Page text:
Ronnie O’Sullivan produced a breathtaking display in Newport this week to lift his third Welsh Open title – finishing off in style with the 12th maximum break of his career to seal a 9-3 win over China’s Ding Junhui.
Ronnie O’Sullivan – Too good all week in Newport
It bodes well for snooker generally that the Rocket is more settled in his personal life and this shows on the table. Even at 38 he is playing the best snooker of his career and it is only making his opponents even more in awe of him. Anyone who has a scientific understanding of the game and this includes all the current top professional players know that his form this week in Wales was nigh on unbeatable.
He is currently best priced for the Crucible at 7/4 favourite having shortened from the 5/1 available after his success at Sheffield last year. He is value at this price but the only caveat I would add is that the standard at the Crucible is not usually the highest. Simply because the more cramped playing conditions and the statically charged two table set-up for the first three rounds produce more kicks and bad contacts – than the nice airy arena we saw at the Masters where O’Sullivan also prevailed.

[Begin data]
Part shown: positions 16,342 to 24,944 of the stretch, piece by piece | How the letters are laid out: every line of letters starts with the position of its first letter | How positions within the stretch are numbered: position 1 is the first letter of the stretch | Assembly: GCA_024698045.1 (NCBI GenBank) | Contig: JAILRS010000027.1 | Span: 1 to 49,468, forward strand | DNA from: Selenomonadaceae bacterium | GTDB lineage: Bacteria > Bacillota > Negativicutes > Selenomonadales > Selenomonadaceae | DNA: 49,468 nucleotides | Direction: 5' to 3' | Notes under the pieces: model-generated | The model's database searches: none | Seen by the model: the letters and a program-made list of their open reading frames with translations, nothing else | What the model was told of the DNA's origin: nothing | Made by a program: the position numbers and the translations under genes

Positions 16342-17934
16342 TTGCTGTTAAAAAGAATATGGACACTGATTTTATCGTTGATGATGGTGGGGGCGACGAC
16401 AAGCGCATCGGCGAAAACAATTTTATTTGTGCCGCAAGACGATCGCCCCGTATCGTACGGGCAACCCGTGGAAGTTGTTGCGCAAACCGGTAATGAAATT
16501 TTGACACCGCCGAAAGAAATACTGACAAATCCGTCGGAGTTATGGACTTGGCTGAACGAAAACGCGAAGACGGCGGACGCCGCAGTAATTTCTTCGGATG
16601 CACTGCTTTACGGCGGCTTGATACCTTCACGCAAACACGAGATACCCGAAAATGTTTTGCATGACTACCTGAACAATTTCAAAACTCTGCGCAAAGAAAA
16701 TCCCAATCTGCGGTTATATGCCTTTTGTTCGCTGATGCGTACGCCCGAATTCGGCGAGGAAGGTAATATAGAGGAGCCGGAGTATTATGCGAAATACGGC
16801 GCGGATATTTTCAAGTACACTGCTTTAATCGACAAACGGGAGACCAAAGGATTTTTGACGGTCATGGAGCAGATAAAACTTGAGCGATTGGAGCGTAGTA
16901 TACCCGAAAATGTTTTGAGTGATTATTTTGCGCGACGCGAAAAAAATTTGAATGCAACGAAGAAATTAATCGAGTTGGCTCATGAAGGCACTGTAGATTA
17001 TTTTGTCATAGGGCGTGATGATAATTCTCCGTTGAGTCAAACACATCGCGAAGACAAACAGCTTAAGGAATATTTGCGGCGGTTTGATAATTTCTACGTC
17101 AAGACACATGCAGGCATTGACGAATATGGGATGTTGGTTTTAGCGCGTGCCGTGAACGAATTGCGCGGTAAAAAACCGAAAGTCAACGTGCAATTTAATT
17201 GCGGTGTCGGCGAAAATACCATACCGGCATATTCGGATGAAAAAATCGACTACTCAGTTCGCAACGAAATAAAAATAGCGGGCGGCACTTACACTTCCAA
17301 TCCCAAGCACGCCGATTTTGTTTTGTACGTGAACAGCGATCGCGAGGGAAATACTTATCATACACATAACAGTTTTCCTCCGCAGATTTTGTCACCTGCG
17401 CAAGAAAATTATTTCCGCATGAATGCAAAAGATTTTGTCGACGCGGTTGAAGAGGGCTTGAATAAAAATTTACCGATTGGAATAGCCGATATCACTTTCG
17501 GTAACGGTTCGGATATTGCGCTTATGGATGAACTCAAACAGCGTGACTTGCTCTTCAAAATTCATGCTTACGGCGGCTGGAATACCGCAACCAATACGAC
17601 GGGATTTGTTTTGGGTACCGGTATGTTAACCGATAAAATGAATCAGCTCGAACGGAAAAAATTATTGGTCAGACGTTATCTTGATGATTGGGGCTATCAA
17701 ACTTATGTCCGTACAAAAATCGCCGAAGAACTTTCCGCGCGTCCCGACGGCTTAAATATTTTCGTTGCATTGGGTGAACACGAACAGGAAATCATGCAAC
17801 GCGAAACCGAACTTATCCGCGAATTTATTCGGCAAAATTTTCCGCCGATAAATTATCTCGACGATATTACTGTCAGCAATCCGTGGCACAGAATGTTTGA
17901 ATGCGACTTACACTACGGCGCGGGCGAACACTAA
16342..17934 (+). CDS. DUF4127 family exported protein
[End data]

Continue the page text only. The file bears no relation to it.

There has been a lot of talk about kicks recently which Shaun Murphy has taken a keen interest in and has clearly sided with Robert Ledger a respected university lecturer who suggests they are caused by a chemical reaction.
But they didn’t expand about one important aspect of the kick which was as clear as a bell in Berlin at the German Masters – and where notably the players were scathing about the conditions. The more tables in an arena means more table heaters and more static charge – so more kicks. It was verging on the ridiculous the amount of kicks in Berlin yet when it came to the one table set up in the final they were virtually non-existent . I have passed on my thoughts to this effect to World Snooker.